If youâ€™ve ever had your email hacked, you know the horrible feeling when you realise someone has been sending out emails from your account.
And they are not good emails. Sometimes they are nasty and sometimes they cause anxiety among the loved ones.
You hope that no one is fooled by the bogus messages, but you worry that your friends and colleagues will fall prey to the hackerâ€™s bait.
If you have not been hacked, know that your day could be on the way and if you have, sorry, it may just happen again.
I receive many emails of people asking what to do after they have been hacked and their whole address book receives emails usually claiming that the account owner is stranded abroad and in need financial help.
Then we have the ever so common 419 scams. The Nigerian, or â€œ419â€ scams are one of the most common types of fraudulent email currently hitting inboxes. The scams are also known as â€œ419 scamsâ€ after the applicable part of the Nigerian criminal code.
The scammers, surprisingly, also use surface mail and faxes as well as email. There are a great many versions of this scam.
Although many originate in Nigeria, hence the generic term â€œNigerian scamâ€, it is certainly not only Nigerian-based criminals that send them.
In spite of the longevity of this type of scam and the large amounts of publicity that it has received, many people around the world are still being conned out of substantial sums of money.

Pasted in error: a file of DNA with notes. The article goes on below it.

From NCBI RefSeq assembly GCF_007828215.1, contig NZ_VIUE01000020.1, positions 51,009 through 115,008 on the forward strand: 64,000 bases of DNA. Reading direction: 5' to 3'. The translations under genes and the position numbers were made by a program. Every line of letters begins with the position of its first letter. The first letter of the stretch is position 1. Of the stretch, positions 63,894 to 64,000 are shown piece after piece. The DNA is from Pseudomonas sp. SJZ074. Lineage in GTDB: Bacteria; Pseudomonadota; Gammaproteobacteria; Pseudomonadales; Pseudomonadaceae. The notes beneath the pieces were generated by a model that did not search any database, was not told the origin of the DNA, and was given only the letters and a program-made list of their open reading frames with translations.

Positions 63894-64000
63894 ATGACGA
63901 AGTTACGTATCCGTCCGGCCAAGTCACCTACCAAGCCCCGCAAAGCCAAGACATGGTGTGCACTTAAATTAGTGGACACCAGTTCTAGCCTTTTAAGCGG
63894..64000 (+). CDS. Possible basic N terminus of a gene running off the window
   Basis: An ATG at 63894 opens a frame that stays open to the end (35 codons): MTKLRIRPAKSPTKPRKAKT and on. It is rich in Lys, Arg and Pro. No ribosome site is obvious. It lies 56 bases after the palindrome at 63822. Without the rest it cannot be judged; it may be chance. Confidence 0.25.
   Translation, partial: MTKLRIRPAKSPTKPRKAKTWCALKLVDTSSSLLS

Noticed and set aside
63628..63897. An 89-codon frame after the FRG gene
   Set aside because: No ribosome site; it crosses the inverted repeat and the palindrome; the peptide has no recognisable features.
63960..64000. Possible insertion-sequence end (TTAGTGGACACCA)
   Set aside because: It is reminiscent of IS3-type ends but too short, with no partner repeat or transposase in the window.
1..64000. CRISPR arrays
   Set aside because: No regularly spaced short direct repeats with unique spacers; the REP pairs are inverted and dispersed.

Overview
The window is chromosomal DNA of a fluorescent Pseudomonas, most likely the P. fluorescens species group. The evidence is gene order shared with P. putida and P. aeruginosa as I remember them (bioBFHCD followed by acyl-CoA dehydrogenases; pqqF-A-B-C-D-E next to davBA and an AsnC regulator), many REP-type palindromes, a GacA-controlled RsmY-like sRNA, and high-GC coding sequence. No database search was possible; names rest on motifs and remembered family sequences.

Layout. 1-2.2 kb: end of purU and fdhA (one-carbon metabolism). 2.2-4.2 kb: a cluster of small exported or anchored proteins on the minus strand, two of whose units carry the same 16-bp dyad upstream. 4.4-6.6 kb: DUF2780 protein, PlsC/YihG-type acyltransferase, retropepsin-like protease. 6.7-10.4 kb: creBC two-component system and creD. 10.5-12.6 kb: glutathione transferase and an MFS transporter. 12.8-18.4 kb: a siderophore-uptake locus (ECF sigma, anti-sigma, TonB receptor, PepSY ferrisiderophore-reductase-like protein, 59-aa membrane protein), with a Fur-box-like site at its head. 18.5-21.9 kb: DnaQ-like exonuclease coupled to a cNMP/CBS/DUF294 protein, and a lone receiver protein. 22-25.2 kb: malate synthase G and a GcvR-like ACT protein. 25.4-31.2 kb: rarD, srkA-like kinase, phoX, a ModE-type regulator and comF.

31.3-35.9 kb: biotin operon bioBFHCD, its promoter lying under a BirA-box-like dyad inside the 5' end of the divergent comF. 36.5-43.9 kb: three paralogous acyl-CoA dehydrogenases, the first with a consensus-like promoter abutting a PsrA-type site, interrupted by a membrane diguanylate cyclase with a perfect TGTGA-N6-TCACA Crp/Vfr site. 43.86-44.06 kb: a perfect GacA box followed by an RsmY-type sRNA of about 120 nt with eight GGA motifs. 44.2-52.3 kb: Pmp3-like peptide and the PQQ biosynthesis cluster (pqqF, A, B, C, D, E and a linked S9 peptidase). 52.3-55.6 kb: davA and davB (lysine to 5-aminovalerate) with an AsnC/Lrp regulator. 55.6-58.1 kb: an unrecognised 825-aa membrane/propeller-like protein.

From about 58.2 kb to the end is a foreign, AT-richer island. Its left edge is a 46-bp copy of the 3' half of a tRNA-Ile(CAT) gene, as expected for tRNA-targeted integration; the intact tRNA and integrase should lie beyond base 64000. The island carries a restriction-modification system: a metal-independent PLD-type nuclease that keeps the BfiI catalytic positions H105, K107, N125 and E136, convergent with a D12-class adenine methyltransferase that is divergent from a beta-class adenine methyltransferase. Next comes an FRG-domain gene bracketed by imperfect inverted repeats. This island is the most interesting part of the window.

The messages generally claim that your help is needed to access a large sum of money, usually many millions of dollars.
But the fact is, this money does not exist. The messages are an opening gambit designed to draw potential victims deeper into the scam.
Those who initiate a dialogue with the scammers by replying to a Nigerian scam message will eventually be asked for advance fees supposedly required to allow the deal to proceed.
The best way to treat such emails is to delete them without a second glace. PCs are usually prone to hacking compared to Macs.
But Macs are not immune from attack, and spammers are starting to use Quick Response, or QR, codes to trick users into installing Trojans â€“ benign programmes that conceal another malicious programme â€“ onto their Android phones.
To minimise chances of being hacked, use up-to-date security programmes and appraise yourself about hacker tricks.
Such tricks include messages that pop up on your computer stating that your computer is â€œinfectedâ€ and can be fixed with an automatic download or offering â€œfreeâ€ or pirated versions of computer programmes.
As we approach the General Election and politicians increasingly prop-up their online presence to catch the tech-savvy population, the threat of them being hacked in the last few days or hours to the election are real and should reinforce their online security in anticipation.
Days when politicians employed tech staff that are only proficient in Ms Office are long gone. They need to train their staff or engage people who are qualified and experienced if they have serious regard for their online presence.
Several politicians in Kenya have in the past claimed that their email accounts were hacked. In the US, Mitt Romneyâ€™s Hotmail account was hacked in June, echoing a similar episode in 2008 involving Sarah Palinâ€™s Yahoo e-mail account.
A few months ago, the social networking site LinkedIn confirmed that it was the victim of a security attack, and more than six million people had their passwords stolen.
This underscores the need to be vigilant, use up to date anti-viral software and have a strong password for your email and change it from time to time.